HomeQ&Aanother subjunctive question {yawn} and 'por la que'

another subjunctive question {yawn} and 'por la que'

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"Cualquier cosa por la que valga la pena vivir también vale la pena morir" dijo Nately.
"Y cualquier cosa por la que valga la pena morir" replicó el viejo blasfemo "vale la pena vivir".

It seems to me that 'por la' could be left out from 'por la que', so what is it adding, something like 'through which'?

Well yes, if someone wants to talk me through the forms of valer used here...

17022 views
updated NOV 30, 2008
posted by tad

6 Answers

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In "Y cualquier cosa por la que valga la pena morir", the subordinate clause ("por la que valga la pena morir") is not a declaration, because we are not referring to any specific thing.

I'm OK with this.

The second part uses the first one to express "Vale la pena vivir (por cualquier cosa por la que valga la pena morir)" without having to repeat the part in brackets, and since "vale la pena" is not a subordinate clause, no subjunctive can be used. To be grammatically consistent, they should have started by saying "Y por cualquier cosa..."

I'm still a bit hazy here. :-(

updated NOV 30, 2008
posted by tad
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tad said:

Yes, thanks, I guess it was really quite straightforward -as I suspect the other part of my question is: Why valga....vale?

In "Y cualquier cosa por la que valga la pena morir", the subordinate clause ("por la que valga la pena morir") is not a declaration, because we are not referring to any specific thing.

The second part uses the first one to express "Vale la pena vivir (por cualquier cosa por la que valga la pena morir)" without having to repeat the part in brackets, and since "vale la pena" is not a subordinate clause, no subjunctive can be used. To be grammatically consistent, they should have started by saying "Y por cualquier cosa..."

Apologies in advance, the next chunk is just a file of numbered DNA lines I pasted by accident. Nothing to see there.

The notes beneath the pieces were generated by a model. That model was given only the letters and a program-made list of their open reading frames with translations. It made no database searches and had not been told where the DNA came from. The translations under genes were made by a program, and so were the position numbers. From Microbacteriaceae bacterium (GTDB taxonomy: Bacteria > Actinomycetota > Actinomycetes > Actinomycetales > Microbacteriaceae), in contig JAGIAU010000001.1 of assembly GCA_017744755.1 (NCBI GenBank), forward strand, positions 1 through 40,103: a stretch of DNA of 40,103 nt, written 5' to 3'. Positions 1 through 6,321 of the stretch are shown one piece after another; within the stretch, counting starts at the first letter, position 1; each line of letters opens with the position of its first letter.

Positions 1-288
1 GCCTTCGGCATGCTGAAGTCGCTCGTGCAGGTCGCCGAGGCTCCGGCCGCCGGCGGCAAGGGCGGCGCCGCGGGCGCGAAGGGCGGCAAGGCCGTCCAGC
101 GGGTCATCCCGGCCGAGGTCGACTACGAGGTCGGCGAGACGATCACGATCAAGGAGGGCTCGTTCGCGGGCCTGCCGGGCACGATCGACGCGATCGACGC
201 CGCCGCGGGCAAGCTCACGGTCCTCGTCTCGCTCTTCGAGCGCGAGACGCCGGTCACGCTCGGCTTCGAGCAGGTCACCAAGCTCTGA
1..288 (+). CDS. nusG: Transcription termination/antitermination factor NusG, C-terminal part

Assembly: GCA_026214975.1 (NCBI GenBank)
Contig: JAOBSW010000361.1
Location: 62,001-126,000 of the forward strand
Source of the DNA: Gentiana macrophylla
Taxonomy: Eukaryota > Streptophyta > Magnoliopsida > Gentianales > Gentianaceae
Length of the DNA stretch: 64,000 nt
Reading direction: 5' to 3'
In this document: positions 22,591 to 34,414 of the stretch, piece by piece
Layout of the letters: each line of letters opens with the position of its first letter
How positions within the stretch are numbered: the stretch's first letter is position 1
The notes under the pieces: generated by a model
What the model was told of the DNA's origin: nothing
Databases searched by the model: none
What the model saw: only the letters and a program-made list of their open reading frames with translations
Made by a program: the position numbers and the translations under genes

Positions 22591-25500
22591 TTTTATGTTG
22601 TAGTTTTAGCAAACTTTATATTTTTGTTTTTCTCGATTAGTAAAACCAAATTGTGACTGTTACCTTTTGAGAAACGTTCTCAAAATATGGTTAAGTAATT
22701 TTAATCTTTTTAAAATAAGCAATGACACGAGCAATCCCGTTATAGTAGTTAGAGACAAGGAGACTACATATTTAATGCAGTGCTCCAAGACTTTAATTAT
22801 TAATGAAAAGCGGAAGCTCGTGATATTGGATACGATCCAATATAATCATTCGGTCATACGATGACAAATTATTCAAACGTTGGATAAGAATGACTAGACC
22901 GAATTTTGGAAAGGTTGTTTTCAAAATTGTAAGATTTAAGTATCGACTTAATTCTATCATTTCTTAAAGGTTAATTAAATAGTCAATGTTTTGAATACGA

updated NOV 30, 2008
posted by lazarus1907
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Yes, thanks, I guess it was really quite straightforward -as I suspect the other part of my question is: Why valga....vale'

updated NOV 30, 2008
posted by tad
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Ruddy annoying isn't it Tad. As English speakers, we think we have spotted something wrong with their language, but when these experts explain it, everything falls into place. I am reading a book at the moment in which "por la que" has been appearing constantly. Thanks to your question, now I know why.

updated NOV 30, 2008
posted by Eddy
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In English you say "Something is worth dying for", but you don't omit the final "for", right? (in Theory) In Spanish we say "for which is worth dying", so you cannot omit "por la que" (=for which), or you end up with "Something is worth dying" instead of "worth dying for". It is unacceptable, and it sounds plain bad. More examples:

Te llamé por una razón. - Esta es la razón por la que te llamé.
Trabajo para unas personas. - Estas son las personas para las que trabajo.

The part that you want to remove gives the key information about the relationship between two parts of the sentence. "Cualquier cosa que valga la pena vivir" means "Anything that deserves to live" instead of "Anything worth living for".

updated NOV 30, 2008
posted by lazarus1907
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Cannot be left our, tad.

valer la pena vivir por algo.

So turned round:

Vale la pena morir por una cosa.
Una cosa por la que vale la pena morir.

I will leave the technical part to the specialists, raspberry

updated NOV 30, 2008
posted by 00494d19
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